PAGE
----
With new keys on the original frame, the tech starts much further along in the process. First and foremost, the keyframe fits into the action cavity and has functioned for many years. Strike point, stack location and capstan lines have been established, the shift rout is done, etc. In short, it’s been working. (There’s the assumption that the factory did everything perfectly but if you’ve been around more than a minute you realize that’s not necessarily true. In a factory environment, the acceptable tolerances may be greater than are acceptable to you.)
The process for making new keys on the original keyframe involves the technician taking some requested measurements, then boxing and shipping the original keys, keyframe and action stack to the key maker. In addition to the requested measurements, it’s best to make notes of observable irregularities in the original fit. By specifying the keytops, sharps, and action parts chosen for the rebuild, the key maker can consider those elements when designing the keyboard layout. Most notable are the differences in overall width and different head lengths.
The key maker makes many precision measurements from the original keys, keyframe and action stack before beginning. If the action rails are split, warped or otherwise damaged this must be addressed before the new keys are made. The keyframe gets stripped of all key pins and felts. The balance rail is removed, all holes are plugged, and any repairs are made before cleaning and dressing it in. Hardwood inserts are installed at the front rail as well as a new blank balance rail. A new blank key plate with new button stock, along with a new top plate and shoe if required, is fit into the keyframe. At this point, layout, machining and cutting apart begins.
Once the keys are cut apart, the sanding and fine dressing begins. It’s a lot of fine sanding and detail work. Key pins are installed, sharps are installed, capstans and backchecks are installed, etc. At this stage, we’re back to work many techs are familiar with. The benefits of starting with a keyboard that already fits into the action cavity are obvious. This leaves mostly alignment, regulation and touch weight for the rebuilding technician.
There are a number of high end shops who regularly turn out artistically remanufactured pianos. The quality of this work and the performance of these instruments rivals and may exceed some top manufacturers. These shops are most likely to offer new keys.
If you aspire to do top level work and you’re not already replacing keysets, you will in the future…It’s the next big thing!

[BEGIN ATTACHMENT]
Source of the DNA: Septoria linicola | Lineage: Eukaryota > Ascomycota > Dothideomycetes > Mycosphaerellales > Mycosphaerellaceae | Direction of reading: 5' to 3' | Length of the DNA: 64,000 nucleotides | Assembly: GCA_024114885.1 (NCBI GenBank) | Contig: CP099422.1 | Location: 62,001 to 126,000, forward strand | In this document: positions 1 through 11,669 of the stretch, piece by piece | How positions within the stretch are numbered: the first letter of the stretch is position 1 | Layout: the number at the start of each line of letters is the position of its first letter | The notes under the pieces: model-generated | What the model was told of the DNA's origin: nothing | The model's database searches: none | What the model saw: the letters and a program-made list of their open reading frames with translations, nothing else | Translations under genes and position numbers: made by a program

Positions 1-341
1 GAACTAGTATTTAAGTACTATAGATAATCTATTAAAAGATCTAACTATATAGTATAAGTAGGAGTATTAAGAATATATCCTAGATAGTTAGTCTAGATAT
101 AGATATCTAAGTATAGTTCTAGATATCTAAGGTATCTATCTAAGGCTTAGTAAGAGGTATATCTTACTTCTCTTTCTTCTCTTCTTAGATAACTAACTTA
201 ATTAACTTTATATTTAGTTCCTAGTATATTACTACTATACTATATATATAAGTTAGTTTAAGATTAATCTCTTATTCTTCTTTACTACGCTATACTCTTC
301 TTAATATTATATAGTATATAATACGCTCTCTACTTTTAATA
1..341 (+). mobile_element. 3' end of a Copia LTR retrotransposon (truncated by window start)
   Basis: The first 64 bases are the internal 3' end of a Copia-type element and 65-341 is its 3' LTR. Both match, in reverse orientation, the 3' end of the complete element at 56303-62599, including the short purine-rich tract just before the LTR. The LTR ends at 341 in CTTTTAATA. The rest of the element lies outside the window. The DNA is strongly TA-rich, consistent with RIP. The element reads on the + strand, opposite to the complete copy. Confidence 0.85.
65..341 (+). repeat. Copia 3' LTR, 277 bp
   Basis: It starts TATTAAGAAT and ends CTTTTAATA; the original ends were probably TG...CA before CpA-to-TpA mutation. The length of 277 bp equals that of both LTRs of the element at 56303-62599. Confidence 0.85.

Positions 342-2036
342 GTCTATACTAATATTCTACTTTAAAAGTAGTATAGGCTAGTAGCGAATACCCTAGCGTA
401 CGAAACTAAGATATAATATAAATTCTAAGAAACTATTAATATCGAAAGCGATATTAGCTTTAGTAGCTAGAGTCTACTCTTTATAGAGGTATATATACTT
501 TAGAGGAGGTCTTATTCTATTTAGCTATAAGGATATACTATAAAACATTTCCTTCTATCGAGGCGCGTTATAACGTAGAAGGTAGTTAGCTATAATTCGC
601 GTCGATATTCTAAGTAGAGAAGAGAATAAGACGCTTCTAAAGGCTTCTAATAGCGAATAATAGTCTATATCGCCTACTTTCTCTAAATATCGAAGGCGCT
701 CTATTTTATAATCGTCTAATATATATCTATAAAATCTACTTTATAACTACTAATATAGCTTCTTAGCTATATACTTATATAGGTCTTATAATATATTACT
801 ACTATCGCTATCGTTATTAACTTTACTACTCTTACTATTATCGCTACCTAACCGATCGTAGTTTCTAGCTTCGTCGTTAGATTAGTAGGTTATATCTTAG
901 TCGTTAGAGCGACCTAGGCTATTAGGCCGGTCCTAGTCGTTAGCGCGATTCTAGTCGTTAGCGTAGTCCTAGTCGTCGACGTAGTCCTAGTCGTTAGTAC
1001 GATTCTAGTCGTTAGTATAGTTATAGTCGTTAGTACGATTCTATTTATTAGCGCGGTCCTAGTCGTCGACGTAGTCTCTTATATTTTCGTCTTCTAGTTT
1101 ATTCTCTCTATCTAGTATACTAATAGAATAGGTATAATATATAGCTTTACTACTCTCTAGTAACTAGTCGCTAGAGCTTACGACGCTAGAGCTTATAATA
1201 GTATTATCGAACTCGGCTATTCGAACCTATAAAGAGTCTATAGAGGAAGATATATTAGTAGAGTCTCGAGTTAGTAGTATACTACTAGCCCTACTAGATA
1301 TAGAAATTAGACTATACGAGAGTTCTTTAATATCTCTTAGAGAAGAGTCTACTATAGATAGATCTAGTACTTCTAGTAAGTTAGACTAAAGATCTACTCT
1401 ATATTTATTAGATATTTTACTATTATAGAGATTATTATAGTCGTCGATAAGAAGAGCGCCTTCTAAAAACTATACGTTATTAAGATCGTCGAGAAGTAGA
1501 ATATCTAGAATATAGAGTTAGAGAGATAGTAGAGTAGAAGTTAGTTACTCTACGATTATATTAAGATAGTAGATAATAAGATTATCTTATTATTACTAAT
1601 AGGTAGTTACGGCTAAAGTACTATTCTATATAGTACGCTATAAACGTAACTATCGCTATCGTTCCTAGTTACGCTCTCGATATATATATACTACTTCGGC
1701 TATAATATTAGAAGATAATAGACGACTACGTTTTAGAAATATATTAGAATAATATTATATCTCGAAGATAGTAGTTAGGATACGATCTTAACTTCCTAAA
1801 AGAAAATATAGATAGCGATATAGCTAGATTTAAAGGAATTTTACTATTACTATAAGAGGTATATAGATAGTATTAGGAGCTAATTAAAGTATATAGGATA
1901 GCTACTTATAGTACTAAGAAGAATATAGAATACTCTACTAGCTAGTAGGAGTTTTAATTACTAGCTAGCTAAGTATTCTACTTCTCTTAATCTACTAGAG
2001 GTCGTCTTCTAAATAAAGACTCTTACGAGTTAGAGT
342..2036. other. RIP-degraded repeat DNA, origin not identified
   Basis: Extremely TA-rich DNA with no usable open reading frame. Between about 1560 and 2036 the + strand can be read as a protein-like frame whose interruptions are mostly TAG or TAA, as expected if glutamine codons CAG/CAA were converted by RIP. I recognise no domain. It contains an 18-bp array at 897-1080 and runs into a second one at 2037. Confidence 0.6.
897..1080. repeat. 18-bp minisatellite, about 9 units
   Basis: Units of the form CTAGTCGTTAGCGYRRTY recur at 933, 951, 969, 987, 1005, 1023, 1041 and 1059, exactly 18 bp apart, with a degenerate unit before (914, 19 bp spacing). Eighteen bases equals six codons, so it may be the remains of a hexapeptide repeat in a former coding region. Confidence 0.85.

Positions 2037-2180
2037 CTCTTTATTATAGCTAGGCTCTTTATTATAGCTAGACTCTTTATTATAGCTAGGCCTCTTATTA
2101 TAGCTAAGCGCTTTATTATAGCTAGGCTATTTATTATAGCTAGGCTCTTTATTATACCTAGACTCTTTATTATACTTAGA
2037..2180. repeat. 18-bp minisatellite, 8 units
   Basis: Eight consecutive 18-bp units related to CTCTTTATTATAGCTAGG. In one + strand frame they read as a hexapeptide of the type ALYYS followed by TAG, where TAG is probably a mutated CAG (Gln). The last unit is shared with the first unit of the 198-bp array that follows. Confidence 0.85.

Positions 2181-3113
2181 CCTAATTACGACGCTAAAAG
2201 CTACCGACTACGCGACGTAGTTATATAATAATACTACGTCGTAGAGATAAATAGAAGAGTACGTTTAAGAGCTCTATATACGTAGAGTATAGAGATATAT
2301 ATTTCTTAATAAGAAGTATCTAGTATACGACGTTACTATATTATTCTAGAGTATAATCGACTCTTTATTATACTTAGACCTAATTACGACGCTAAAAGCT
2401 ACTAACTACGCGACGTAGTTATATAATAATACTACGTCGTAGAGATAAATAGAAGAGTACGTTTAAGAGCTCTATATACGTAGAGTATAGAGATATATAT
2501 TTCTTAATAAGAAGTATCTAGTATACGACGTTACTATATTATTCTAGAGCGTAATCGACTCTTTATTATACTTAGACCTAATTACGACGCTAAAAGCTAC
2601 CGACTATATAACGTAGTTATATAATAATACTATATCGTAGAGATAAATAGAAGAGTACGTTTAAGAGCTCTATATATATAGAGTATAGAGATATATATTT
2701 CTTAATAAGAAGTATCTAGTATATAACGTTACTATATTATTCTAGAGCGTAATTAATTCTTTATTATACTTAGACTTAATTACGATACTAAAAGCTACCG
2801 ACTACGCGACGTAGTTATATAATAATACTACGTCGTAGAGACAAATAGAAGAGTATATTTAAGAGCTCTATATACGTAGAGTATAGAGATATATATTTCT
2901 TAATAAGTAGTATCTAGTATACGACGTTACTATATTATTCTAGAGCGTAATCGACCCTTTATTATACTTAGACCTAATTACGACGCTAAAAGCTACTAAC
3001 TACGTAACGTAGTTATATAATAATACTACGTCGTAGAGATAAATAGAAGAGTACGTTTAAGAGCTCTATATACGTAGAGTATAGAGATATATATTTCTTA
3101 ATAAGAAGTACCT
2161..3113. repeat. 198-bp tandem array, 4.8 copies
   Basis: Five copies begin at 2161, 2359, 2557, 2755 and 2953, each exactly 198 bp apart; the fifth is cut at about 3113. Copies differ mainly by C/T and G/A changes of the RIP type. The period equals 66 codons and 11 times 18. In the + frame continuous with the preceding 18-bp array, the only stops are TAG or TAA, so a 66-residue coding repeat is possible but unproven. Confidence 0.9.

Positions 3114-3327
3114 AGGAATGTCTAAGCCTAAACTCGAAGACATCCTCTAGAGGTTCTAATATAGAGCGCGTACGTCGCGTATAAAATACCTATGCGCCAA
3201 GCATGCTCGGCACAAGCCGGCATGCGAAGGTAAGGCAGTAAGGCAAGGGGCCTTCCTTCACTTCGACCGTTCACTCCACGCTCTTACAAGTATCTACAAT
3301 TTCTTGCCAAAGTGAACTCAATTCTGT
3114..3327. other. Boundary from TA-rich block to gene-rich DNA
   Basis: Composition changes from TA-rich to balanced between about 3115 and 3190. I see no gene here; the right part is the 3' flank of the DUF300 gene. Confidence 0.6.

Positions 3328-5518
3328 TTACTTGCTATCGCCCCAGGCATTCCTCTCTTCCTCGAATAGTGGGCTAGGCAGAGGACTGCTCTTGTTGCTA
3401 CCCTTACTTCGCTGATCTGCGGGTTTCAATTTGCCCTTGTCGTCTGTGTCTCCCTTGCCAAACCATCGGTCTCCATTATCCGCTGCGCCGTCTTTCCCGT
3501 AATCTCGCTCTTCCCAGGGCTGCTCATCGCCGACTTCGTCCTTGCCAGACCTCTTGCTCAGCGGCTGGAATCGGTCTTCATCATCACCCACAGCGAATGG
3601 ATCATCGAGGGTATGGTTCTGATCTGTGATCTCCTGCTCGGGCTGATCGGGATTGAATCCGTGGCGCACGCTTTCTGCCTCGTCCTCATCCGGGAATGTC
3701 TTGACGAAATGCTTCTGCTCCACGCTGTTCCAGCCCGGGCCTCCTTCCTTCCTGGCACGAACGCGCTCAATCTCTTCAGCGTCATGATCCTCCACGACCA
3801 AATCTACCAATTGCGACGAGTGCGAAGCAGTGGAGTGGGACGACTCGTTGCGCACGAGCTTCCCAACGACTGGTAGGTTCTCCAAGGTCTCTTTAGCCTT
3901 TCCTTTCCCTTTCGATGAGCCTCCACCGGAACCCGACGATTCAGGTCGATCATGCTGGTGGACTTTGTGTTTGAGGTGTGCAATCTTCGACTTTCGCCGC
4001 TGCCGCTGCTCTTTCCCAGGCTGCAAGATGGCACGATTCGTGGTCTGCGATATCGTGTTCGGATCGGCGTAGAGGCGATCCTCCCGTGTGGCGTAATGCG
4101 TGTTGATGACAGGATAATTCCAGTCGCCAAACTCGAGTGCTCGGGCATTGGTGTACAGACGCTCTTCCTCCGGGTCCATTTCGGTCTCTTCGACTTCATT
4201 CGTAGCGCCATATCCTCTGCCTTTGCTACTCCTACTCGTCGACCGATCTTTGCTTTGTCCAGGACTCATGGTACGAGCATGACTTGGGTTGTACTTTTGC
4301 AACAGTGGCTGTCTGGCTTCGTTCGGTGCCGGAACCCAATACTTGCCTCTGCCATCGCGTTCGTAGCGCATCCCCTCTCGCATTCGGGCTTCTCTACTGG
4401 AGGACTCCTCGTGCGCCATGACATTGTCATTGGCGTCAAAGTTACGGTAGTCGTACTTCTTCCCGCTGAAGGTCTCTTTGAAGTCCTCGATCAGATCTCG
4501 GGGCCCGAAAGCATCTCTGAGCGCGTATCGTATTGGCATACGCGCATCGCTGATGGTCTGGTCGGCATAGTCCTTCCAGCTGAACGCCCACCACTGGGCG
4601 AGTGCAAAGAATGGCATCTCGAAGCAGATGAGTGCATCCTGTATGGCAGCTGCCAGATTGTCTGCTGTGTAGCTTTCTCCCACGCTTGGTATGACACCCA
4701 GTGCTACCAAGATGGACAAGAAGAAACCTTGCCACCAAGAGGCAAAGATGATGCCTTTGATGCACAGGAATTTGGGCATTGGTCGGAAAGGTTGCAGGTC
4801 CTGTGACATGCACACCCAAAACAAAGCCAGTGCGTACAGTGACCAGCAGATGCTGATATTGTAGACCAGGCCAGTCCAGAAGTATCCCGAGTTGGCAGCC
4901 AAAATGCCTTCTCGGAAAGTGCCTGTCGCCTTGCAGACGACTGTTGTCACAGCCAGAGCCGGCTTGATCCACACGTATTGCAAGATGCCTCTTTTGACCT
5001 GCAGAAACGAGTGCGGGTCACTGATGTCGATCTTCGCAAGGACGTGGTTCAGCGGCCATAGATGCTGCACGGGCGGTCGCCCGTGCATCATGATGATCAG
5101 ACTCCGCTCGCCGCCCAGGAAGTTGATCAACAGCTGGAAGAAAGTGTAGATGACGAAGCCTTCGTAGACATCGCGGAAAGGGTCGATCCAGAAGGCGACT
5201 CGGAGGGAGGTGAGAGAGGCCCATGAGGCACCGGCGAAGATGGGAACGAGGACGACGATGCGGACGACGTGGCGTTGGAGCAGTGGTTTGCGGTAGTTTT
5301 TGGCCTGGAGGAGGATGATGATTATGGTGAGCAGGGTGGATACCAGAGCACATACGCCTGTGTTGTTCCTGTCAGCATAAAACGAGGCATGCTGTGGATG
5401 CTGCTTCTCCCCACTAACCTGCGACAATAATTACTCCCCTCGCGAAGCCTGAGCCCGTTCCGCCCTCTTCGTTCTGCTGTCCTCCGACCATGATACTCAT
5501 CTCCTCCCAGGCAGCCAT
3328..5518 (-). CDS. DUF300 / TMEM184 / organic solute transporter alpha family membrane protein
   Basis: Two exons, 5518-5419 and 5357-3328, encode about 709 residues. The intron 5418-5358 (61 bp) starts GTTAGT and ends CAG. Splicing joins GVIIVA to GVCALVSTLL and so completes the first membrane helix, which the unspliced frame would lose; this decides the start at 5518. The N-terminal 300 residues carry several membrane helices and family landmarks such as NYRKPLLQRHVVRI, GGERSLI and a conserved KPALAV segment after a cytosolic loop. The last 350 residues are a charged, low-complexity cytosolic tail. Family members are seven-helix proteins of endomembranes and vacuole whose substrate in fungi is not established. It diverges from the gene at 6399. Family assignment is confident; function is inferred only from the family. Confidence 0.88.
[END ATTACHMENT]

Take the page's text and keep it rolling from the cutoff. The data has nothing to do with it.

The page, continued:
About Roseland Piano Company
My company, PianoWorks, in Duluth, GA, has been a Roseland customer since the mid 90’s. In January 2018, I called Rick Wheeler at Roseland Piano Company to schedule 4 keysets we needed for the coming year. Rick replied that he couldn’t do them because he was retiring. I asked if there was a succession plan, and at that time there wasn’t one. Within a week, I was in Portland, Oregon to see if this was something we wanted to take on. My original interest was not to add to our business by supplying the trade; I needed a reliable supply for replacement keysets that was becoming more common in our own rebuilding work. This unique skill is closely held by a very small handful of people, and I felt it was important to keep it alive, so I went forward and acquired Roseland.
Chris Palframan, who will be our lead and the primary contact in this venture, spent most of last Spring and Summer in Portland training and working with Rick Wheeler and his able assistant, Bob Rowell. I also spent several weeks training with Rick after my first visit to his shop. Chris is uniquely qualified to handle this project. He’s been managing our rebuilding shop for quite a few years. In addition to extensive wood working and machine tool skills, he’s overseen many replacement keyset installations from Roseland as well as close to 20 Kluge sets, installed from scratch. He’s very familiar with the process from the technician’s perspective.
In mid-September, a 53’ truck transported all the Roseland equipment to Duluth (Atlanta), GA where we’re set up in space adjacent to PianoWorks. The Roseland name will be maintained to add continuity for Roseland customers. Roseland will be operated as a companion company to PianoWorks.
Moving and setting up the shop was a huge task. The Fall and Winter were spent repeating Rick’s process, building a number of keysets for PianoWorks and their customers. We are now reaching out to Roseland’s customers and the tech community because we are confident in the quality of our service.
You can contact Chris Palframan at 404-578-8012 or firstname.lastname@example.org.